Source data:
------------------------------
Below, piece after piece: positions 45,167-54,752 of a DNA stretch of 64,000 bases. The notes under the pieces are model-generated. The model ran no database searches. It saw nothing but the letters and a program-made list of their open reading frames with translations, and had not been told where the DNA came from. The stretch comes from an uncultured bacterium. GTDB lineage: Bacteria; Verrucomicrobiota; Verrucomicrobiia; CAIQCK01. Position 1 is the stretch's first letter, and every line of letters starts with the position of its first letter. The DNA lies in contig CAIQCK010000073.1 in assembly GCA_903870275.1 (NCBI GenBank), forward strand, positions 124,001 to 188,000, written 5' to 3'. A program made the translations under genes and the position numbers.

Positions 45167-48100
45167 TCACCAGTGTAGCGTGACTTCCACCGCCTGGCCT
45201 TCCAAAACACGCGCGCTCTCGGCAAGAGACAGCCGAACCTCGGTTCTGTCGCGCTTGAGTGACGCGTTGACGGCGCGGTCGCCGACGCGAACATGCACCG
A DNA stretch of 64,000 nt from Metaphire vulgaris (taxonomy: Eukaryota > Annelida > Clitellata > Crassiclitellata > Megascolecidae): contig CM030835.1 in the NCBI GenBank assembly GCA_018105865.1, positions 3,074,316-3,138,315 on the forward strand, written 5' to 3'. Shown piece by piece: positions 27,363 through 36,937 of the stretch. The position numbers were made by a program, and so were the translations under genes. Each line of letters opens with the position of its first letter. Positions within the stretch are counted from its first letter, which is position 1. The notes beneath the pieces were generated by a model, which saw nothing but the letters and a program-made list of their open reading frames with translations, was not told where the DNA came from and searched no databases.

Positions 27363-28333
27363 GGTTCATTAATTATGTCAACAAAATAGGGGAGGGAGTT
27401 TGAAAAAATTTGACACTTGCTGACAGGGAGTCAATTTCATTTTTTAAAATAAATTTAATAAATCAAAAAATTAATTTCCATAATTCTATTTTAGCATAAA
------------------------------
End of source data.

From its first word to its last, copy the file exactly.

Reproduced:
Below, piece after piece: positions 45,167-54,752 of a DNA stretch of 64,000 bases. The notes under the pieces are model-generated. The model ran no database searches. It saw nothing but the letters and a program-made list of their open reading frames with translations, and had not been told where the DNA came from. The stretch comes from an uncultured bacterium. GTDB lineage: Bacteria; Verrucomicrobiota; Verrucomicrobiia; CAIQCK01. Position 1 is the stretch's first letter, and every line of letters starts with the position of its first letter. The DNA lies in contig CAIQCK010000073.1 in assembly GCA_903870275.1 (NCBI GenBank), forward strand, positions 124,001 to 188,000, written 5' to 3'. A program made the translations under genes and the position numbers.

Positions 45167-48100
45167 TCACCAGTGTAGCGTGACTTCCACCGCCTGGCCT
45201 TCCAAAACACGCGCGCTCTCGGCAAGAGACAGCCGAACCTCGGTTCTGTCGCGCTTGAGTGACGCGTTGACGGCGCGGTCGCCGACGCGAACATGCACCG
A DNA stretch of 64,000 nt from Metaphire vulgaris (taxonomy: Eukaryota > Annelida > Clitellata > Crassiclitellata > Megascolecidae): contig CM030835.1 in the NCBI GenBank assembly GCA_018105865.1, positions 3,074,316-3,138,315 on the forward strand, written 5' to 3'. Shown piece by piece: positions 27,363 through 36,937 of the stretch. The position numbers were made by a program, and so were the translations under genes. Each line of letters opens with the position of its first letter. Positions within the stretch are counted from its first letter, which is position 1. The notes beneath the pieces were generated by a model, which saw nothing but the letters and a program-made list of their open reading frames with translations, was not told where the DNA came from and searched no databases.

Positions 27363-28333
27363 GGTTCATTAATTATGTCAACAAAATAGGGGAGGGAGTT
27401 TGAAAAAATTTGACACTTGCTGACAGGGAGTCAATTTCATTTTTTAAAATAAATTTAATAAATCAAAAAATTAATTTCCATAATTCTATTTTAGCATAAA